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Wednesday, February 10, 2016

With New Hampshire In Rearview, Candidates Head To South Carolina

Most of the presidential candidates are now turning to South Carolina, where the electorate differs dramatically from New Hampshire. (diamondduste/Flickr)

Most of the presidential candidates are now turning to South Carolina, where the electorate differs dramatically from New Hampshire. (diamondduste/Flickr)

It was a big night for presidential candidates Donald Trump and Bernie Sanders, who walked away the winners in the New Hampshire primary.

Sanders led Hillary Clinton by more than 20 points in what many considered a must-win for the Vermont senator. On the Republican side, Ohio Governor John Kasich came in second, followed by Iowa’s winner Ted Cruz and former Florida Governor Jeb Bush.

Now the candidates turn to South Carolina, where the electorate differs dramatically. Here & Now’s Jeremy Hobson speaks with Jamie Self of The State newspaper in Columbia, South Carolina, for a primer.

Interview Highlights: Jamie Self

Where do the candidates stand in South Carolina?

“On the Democratic side, I think what you see is that Secretary Clinton has a pretty substantial lead here in the most recent polls, which were late January. So we haven’t seen any polls yet to kind of see where South Carolina voters stand now, but she was leading by almost 30 points.”

Do you expect that to change considering the outcome of New Hampshire?

“I don’t know that Sanders’ win in New Hampshire is going to have a substantial impact for him here. Clinton’s campaign has been in the state for a while, she has an even wider margin of support ahead of Sanders among the African-American community. I think the big thing for folks to remember is New Hampshire is a very different state, demographically, than South Carolina, especially in the Democratic electorate. African-Americans will make up over half of the voters who vote in the primary on February 27th, whereas New Hampshire is about 94 percent white.”

On the Republican candidates

“I think the Republicans are hoping to gain a little bit more traction here, particularly Jeb Bush and Marco Rubio. Those two candidates have positioned themselves as kind of the ‘anti-Trump.’ They have more support among the establishment here in the state, but they haven’t been doing very well, despite having folks in their organizations that have extensive ties to the state and know the political landscape here. They just haven’t been performing as well in the polls. Trump is still at the top. Cruz is still doing well, but I think the narrative coming out of New Hampshire, particularly for Jeb Bush, is going to be ‘look at Marco Rubio, he’s sliding,’ and we’ll be looking to see if his campaign can capitalize on that here.”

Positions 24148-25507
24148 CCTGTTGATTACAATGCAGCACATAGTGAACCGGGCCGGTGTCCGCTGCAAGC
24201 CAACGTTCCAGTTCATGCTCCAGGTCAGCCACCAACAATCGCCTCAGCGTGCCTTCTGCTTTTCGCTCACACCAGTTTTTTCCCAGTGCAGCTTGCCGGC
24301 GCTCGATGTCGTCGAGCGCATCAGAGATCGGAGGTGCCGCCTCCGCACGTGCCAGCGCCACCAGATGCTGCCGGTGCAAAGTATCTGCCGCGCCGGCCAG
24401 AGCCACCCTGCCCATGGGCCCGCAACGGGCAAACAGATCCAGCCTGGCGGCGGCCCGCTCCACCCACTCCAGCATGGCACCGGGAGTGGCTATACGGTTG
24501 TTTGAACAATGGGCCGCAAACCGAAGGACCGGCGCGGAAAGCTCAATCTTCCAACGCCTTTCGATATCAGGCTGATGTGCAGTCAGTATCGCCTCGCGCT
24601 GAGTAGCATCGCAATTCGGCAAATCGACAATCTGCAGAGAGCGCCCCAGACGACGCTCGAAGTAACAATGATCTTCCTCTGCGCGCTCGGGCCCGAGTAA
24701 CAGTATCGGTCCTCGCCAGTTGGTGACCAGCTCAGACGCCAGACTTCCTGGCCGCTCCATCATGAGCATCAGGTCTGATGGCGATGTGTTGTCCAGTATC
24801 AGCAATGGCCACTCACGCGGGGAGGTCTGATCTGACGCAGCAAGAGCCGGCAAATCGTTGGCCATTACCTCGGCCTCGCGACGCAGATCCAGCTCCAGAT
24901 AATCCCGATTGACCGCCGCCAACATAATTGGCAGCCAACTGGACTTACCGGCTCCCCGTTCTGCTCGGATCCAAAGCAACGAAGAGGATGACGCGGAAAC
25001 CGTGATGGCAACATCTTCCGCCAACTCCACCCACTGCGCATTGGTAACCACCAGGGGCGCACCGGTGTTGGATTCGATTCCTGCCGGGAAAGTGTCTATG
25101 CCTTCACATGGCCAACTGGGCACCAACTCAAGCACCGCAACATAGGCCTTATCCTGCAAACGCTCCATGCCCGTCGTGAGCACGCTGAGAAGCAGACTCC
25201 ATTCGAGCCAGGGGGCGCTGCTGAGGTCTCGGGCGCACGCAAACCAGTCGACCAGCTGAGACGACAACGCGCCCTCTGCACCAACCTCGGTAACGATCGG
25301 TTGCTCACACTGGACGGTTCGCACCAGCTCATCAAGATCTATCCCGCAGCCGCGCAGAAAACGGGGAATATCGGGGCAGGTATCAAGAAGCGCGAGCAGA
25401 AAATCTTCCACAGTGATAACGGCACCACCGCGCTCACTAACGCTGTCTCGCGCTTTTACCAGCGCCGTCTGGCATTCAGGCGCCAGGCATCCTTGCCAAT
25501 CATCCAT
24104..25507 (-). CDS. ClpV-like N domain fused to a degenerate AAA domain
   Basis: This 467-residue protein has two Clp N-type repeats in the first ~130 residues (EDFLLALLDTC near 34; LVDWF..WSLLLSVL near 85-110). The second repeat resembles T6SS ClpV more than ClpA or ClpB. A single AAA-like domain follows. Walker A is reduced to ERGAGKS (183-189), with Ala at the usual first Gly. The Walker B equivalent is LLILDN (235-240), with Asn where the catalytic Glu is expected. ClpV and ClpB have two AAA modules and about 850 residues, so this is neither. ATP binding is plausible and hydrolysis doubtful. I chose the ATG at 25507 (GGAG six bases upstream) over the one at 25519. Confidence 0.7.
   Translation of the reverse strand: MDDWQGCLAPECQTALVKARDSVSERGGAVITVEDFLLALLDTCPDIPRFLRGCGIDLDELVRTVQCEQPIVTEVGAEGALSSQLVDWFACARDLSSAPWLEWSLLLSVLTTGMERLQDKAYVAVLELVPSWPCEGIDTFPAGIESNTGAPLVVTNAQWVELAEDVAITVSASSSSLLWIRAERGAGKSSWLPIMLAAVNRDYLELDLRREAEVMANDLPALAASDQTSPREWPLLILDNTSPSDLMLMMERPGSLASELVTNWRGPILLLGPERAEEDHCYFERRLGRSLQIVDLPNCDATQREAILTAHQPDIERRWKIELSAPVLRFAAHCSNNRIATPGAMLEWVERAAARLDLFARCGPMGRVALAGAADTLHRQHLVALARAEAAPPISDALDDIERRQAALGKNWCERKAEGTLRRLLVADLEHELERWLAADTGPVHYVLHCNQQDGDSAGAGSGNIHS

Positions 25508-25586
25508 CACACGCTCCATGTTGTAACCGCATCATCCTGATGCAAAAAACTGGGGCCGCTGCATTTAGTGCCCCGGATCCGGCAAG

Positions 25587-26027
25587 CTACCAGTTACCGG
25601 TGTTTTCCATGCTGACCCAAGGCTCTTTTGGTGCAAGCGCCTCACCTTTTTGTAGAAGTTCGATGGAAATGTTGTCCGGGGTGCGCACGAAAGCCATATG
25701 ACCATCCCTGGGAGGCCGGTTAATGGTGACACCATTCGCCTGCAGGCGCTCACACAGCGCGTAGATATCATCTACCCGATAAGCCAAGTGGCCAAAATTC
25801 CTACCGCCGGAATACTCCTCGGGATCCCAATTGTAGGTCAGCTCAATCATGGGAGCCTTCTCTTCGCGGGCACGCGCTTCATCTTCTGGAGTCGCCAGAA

Will George W. Bush campaigning with Jeb Bush have an impact in South Carolina?

“I think, coming in to the campaign, that was the conventional wisdom. I think it’s been kind of surprising that he hasn’t done as well here and I think it fits into this narrative of what is driving people away from candidates like Bush and Rubio, more establishment candidates, and into the camps of candidates like Trump and Cruz?”

On John Kasich, following New Hampshire

“John Kasich hasn’t had a very extensive campaign here and he has not been holding the events like the other candidates have. He’s also more of a moderate, and in South Carolina, where the Republican primary electorate is going to be judging each candidate’s conservative credentials, they might look at his position on Medicaid expansion as something that they are not going to want to support.”

How important is the ground game in South Carolina?

“I think it’s really important, and I think that South Carolina may not be as small as Iowa or New Hampshire, but voters here also want to meet candidates. They want to feel like they have a relationship with them and you will hear from the Bush campaign for example, and the Clinton campaign that they got an early start here. Clinton has been campaigning in beauty shops and barber shops and going to pastors and speaking at NAACP events. On the Republican side, you hear some of the underdog candidates’ campaigns talk about building a strong network here, getting volunteers engaged and waiting for that moment that they can really call upon that network to push them to the top. But I think that this election cycle has been defying conventional wisdom to some extent because Trump’s campaign has been able to draw huge crowds, without evidence of really getting out there and building that grassroots network early on like the other campaigns have.”

Guest

  • Jamie Self, political reporter for The State newspaper in Columbia, South Carolina, and its politics blog The Buzz. She tweets @jamiemself.

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